IN LOTHIAN, Marie Curie nurses work night and day in people’s homes and in the Edinburgh hospice providing hands-on care and vital emotional support.
Last year alone the charity visited 418 people living with a terminal illness in the Lothians at home or in a home setting through the community nursing team. That’s 4,152 visits and over 16,500 community nursing hours across the region.
Liz MacKinnon from Comiston was a district nurse for 33 years before she started as a senior healthcare assistant with Marie Curie two years ago.
A typical shift for Liz is overnight when she is at a family’s home from 10pm until 7am the following morning providing palliative care. She also assists with personal care such as washing, dressing and mobility.
As she approaches retirement this November, Liz reflects on her work with the UK’s leading charity for people with a terminal illness.
“I went into nursing straight from school and trained in Aberdeen, where I’m originally from,” says Liz.
“I came into district nursing in 1980 and was in that for 33 years in total.
“When I was approaching retirement I thought I’m not ready to give everything up and in my role as a district nurse I had lots of contact with the Marie Curie nurses so I got to know them really well.”
An average shift for Liz starts with a call to notify her of her patient. An hour before she starts work, Liz will call ahead to introduce herself.
“I arrive at the house at about 10pm and generally there’s a relative or carer who will run through what the day has been like,” explains Liz.
“Then it’s an introduction to the patient and a chat through their needs.
“Then it’s just a case of doing whatever the patient needs overnight. It could be a little or it could be a lot. They could be very settled and sleep all night or they could be in a lot of pain and have a lot of anxiety.
“The great thing is that I’m exclusively there for them. My nine hours are exclusively for them and with a nurse, for example on a ward, that rarely happens.”
As far as Marie Curie nursing availability allows, the charity likes to ensure continuity for patients.
“We do try to have continuity, particularly if it’s a long-term patient,” says Liz.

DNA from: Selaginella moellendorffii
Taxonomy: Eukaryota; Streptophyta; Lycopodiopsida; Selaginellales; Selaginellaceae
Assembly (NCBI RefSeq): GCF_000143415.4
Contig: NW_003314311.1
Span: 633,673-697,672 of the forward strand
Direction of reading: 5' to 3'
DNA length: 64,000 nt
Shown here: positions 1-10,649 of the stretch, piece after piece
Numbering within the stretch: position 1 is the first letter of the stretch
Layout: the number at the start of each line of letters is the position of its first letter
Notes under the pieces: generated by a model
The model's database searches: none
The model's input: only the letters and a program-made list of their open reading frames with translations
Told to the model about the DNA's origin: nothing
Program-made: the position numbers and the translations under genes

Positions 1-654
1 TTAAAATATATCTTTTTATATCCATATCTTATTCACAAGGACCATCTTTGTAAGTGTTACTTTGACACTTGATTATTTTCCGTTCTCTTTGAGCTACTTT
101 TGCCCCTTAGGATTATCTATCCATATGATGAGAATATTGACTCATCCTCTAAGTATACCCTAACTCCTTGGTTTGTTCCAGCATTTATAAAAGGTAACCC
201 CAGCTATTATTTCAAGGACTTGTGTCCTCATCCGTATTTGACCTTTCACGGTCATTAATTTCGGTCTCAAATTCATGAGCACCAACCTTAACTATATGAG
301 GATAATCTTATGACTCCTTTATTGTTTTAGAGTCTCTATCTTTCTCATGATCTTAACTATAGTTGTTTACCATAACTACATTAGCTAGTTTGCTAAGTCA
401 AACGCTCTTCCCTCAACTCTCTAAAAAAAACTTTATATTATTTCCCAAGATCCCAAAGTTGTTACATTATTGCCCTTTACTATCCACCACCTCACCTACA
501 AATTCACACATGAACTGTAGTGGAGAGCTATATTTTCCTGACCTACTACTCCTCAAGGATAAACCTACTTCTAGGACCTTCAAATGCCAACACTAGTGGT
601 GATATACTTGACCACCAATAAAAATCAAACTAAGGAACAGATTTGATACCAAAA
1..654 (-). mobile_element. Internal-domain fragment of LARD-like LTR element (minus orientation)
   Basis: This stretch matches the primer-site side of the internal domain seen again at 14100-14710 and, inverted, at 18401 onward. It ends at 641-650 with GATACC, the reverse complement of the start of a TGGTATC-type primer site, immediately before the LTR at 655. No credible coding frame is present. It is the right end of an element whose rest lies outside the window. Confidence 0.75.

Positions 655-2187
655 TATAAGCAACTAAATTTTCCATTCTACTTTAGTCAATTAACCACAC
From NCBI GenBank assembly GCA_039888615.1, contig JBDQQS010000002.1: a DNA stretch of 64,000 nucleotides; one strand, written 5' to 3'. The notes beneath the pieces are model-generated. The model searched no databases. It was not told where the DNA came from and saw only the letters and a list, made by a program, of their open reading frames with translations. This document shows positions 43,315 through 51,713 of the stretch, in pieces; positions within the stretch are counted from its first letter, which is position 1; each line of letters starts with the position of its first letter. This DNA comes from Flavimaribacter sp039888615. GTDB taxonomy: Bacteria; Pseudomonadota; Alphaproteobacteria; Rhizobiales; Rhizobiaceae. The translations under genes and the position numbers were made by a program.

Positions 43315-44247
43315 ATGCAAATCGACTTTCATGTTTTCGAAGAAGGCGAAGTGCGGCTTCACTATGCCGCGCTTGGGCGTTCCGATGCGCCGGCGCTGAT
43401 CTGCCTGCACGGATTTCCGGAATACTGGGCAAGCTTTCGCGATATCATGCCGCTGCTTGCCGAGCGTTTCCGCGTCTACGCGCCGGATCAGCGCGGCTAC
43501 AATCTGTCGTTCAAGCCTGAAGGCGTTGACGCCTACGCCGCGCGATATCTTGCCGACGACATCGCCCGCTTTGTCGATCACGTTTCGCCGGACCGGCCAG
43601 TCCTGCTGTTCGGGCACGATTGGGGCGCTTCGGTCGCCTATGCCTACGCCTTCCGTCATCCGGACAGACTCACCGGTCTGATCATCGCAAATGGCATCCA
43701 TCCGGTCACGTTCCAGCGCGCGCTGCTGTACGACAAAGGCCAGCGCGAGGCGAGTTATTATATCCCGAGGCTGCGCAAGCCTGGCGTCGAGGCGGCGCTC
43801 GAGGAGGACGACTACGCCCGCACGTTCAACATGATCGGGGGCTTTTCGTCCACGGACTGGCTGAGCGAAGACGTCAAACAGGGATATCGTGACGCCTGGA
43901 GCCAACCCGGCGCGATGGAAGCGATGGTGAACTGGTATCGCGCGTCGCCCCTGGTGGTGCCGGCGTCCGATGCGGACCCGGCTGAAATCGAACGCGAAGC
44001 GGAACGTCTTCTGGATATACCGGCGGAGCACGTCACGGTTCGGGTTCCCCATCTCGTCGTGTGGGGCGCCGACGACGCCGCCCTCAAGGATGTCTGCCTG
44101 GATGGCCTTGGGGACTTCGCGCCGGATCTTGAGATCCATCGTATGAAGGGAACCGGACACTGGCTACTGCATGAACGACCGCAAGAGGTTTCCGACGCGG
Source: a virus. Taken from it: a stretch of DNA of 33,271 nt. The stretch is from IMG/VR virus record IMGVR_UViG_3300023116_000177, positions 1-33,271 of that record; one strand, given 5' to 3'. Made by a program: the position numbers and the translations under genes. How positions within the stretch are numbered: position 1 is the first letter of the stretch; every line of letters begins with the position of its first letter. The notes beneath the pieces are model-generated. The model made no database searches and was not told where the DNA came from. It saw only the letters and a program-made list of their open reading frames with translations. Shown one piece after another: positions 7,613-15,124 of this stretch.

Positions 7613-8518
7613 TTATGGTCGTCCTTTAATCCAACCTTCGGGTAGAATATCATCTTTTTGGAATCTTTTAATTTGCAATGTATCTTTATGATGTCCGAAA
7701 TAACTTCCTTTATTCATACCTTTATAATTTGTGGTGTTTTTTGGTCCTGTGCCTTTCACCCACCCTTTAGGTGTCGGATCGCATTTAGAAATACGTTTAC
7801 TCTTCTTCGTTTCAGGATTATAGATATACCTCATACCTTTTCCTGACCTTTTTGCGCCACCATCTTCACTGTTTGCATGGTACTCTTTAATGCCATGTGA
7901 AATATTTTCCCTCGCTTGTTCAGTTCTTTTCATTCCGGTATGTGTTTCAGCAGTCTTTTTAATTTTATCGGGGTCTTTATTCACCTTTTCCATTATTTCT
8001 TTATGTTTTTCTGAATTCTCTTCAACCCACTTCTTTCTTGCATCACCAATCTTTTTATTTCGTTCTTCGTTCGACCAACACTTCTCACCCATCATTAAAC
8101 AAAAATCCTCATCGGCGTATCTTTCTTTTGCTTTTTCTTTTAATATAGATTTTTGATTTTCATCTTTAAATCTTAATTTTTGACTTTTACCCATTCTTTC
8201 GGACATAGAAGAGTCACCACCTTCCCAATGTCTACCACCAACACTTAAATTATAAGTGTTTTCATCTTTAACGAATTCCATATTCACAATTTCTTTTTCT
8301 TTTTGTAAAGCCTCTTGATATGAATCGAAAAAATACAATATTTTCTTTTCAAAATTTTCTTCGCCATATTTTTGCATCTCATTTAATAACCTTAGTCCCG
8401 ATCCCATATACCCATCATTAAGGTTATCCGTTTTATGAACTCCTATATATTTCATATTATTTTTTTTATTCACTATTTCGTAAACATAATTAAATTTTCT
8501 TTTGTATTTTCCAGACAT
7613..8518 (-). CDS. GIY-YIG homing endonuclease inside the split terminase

“It’s hard for the patient and the relatives if they have to keep repeating the story.
“It’s a real privilege to be involved in somebody’s care in their last months, weeks, days or often hours. I know that relatives appreciate it. You can actually tell that the relatives feel at ease when a Marie Curie nurse comes in.”
After working in general nursing for so many years Liz had to reassess her goals for when she started working with terminally ill patients.
“When I was in general nursing there was the satisfaction that the patients got better,” recalls Liz.
“In Marie Curie, the goal is different. The goal is to have the patient as comfortable as possible.
“Seeing the patient being settled is rewarding. I have often come into patients’ houses and the patient has been restless or anxious.
“At that stage the district nurse comes in to give them medication or an injection and I can then see them being more settled. It’s about seeing them being able to sleep.
“There’s a sense of satisfaction when you drive home in the morning knowing they have been settled and the relatives have had a sleep and are ready to face another day.”
Liz enjoys her work, but says it is never easy seeing patients in pain.
“If there’s a patient who has complex symptoms that are difficult to control like intractable pain, no matter how much pain control they get they don’t get better and it’s really hard to see,” she explains. “Fortunately that doesn’t happen too often.”
At Marie Curie the care provided is as much for the relatives and carers as it is for the patient.
The charity offers bereavement counselling services and in Liz’s role, she finds the family often just want someone to talk to.
“We are there for the family as much as we are there for the patient. It’s holistic care,” says Liz.
“Often the patient is settled and requires very little but the relatives want to talk or they have anxieties and worries. Sometimes you are the only other person they’ve seen all day. Sometimes it’s financial anxieties about how to pay for the funeral.”
Each patient cared for by Marie Curie has different needs and they come to the charity at different stages of their illness, some straight after diagnosis, others towards the end of their lives.
“Each patient is unique and individual and each case is different,” says Liz.
“You don’t ever forget any of your patients really. The ones that do stand out are the ones that touch you personally in a way that you can empathise with them.
“One person I nursed recently was the same age as my youngest daughter. They had quite complex symptoms and had very disturbed nights and it’s hard to watch that.
“In the morning he kissed me on the cheek and said “thank you Liz, I hope to see you again”. Sadly I didn’t see him again.”
Take a trip down memory lane
MARIE Curie is calling on food fans to hold a retro-inspired dinner party in aid of the charity this November.
Inspired by the surge of interest in retro food, Dinner Down Memory Lane, is about holding a dinner party and recreating your favourite nostalgic food.
By inviting friends to make a donation in return for dinner, fundraisers will be helping Marie Curie nurses provide care
and support to people living with a terminal illness and their families.
TO sign up and get your free fundraising pack visit www.mariecurie.org.uk/retronight or call 0800 716 146.
Marie Curie is the UK’s leading charity for people with any terminal illness.
The charity helps people living with a terminal illness and their families make the most of the time they have together by delivering expert hands-on care, emotional support, research and guidance.